When we think of rams, the iconic image is of those powerful, spiralling Aries horns. Many (but not all) sheep breeds have horns. At Mudchute, we currently have 3 sheep breeds including a range of horn types. Neither males nor females of our Oxford Down sheep have horns and such hornless sheep are described as polled. Both our male and female Whitefaced Woodlands have horns and our Jacob sheep are polycerate (many-horned).
Unlike antlers (which are made of bone), horns are composed of a bony core covered with a sheath of keratin (much like hooves and our fingernails). Horns are not shed and continue to grow through an animal’s life, though they grow most rapidly in the first few years.
Unfortunately, horns don’t always grow properly and today two of our Whitefaced Woodland rams (Billy and Hellboy) had to have their horns cut as they were starting to grow too close into their cheeks. While their full sets of horns do look lovely, they simply had to come off before they became a welfare issue.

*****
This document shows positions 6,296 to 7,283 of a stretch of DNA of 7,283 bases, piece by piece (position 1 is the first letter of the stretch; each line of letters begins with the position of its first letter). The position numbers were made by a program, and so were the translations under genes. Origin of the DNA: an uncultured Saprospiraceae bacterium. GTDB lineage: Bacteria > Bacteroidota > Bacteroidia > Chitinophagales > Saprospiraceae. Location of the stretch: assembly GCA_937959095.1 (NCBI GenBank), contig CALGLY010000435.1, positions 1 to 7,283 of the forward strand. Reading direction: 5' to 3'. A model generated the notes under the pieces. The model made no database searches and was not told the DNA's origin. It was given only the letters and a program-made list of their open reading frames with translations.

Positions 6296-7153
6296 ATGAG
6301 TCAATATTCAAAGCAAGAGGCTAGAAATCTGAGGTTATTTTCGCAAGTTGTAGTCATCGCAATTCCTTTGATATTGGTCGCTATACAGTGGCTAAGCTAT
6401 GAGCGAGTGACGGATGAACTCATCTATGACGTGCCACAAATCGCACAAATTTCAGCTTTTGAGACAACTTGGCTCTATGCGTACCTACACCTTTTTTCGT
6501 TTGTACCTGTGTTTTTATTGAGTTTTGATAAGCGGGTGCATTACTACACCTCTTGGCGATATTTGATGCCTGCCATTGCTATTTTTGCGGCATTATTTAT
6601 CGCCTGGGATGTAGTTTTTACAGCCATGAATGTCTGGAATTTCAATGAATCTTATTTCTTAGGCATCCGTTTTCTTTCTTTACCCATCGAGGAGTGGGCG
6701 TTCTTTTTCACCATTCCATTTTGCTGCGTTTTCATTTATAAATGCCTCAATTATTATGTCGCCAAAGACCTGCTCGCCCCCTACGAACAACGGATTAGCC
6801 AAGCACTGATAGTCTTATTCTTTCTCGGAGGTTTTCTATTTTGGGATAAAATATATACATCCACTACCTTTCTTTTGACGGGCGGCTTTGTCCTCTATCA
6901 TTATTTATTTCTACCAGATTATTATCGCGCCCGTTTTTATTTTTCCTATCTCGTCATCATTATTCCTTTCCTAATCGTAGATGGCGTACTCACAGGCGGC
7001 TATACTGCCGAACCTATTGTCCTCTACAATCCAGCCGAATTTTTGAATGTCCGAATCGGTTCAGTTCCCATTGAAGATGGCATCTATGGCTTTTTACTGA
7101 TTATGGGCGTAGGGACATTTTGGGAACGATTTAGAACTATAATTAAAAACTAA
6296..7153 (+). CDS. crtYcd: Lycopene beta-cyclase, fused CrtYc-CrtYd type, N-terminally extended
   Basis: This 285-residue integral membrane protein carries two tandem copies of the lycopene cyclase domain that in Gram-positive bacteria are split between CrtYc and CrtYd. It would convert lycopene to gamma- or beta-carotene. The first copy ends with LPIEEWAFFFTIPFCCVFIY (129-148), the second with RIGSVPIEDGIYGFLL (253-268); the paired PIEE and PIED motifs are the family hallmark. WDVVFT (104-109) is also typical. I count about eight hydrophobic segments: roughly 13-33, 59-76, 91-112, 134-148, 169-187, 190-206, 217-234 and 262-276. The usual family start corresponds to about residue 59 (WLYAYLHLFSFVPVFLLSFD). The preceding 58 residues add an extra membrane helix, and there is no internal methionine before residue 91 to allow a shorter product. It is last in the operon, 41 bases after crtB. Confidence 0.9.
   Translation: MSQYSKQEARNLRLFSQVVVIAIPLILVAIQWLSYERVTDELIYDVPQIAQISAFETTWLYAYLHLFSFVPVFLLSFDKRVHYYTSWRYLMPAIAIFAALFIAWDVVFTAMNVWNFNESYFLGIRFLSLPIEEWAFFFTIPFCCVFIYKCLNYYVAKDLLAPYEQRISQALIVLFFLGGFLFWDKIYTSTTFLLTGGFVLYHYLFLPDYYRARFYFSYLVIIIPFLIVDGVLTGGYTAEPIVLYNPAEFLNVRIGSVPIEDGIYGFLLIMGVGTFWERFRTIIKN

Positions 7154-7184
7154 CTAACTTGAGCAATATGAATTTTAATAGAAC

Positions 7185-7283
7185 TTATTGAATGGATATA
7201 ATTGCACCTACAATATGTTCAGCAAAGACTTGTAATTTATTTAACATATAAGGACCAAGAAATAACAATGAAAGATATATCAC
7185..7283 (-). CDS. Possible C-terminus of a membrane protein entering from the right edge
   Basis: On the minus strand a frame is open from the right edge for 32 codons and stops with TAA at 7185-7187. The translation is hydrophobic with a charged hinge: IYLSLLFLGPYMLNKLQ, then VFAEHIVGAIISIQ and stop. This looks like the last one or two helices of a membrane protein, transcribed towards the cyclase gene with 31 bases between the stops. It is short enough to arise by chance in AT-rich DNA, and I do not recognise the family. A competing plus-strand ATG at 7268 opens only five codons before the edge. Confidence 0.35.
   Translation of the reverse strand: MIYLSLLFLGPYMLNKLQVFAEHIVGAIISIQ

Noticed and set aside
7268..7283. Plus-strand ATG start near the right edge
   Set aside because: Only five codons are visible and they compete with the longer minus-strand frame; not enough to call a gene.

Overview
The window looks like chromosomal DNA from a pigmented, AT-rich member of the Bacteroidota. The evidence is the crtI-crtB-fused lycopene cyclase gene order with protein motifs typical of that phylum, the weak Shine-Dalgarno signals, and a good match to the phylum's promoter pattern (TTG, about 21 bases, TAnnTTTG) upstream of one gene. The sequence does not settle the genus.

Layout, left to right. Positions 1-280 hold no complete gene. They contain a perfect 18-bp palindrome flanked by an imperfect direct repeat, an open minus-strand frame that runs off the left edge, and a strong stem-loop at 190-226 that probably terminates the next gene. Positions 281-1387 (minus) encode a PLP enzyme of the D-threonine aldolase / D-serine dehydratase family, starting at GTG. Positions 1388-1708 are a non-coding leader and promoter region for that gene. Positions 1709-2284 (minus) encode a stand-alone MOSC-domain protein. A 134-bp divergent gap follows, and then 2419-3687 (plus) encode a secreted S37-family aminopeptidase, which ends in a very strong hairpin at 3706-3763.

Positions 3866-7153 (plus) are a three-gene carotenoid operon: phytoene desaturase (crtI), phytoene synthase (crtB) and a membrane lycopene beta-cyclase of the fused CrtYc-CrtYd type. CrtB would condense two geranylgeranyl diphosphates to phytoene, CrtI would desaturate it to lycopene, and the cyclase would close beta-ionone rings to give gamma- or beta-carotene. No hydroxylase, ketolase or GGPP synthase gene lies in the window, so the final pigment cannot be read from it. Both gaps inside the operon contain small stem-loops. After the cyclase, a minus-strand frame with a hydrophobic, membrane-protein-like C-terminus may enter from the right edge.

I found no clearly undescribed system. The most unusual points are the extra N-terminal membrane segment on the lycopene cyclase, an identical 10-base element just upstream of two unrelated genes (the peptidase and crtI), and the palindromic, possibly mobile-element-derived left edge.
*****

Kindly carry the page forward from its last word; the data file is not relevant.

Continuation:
See how Lauran the vet set to work removing the problematic sections of horn and a closer look at those spiraling horns on the next page!
Horn cutting is a tough work and far more hands on that you might imagine! Our farm vet, Lauran used a device much like a extra tough cheese wire to saw through the problem horns. It looked like a gruelling workout, with the heat from the friction of the cutting even producing a bit of smoke. To prevent any bleeding, the new ends of the horns were treated with silver nitrate (a black powder you may have encountered in chemistry class).
Troublesome horns cut, you can see the ram’s faces again! And they must be feeling a great weight lifted as the removed sections are surprisingly heavy! We’ll be keeping an eye on the boys over the next day or two, but you should see them back out on the fields very soon!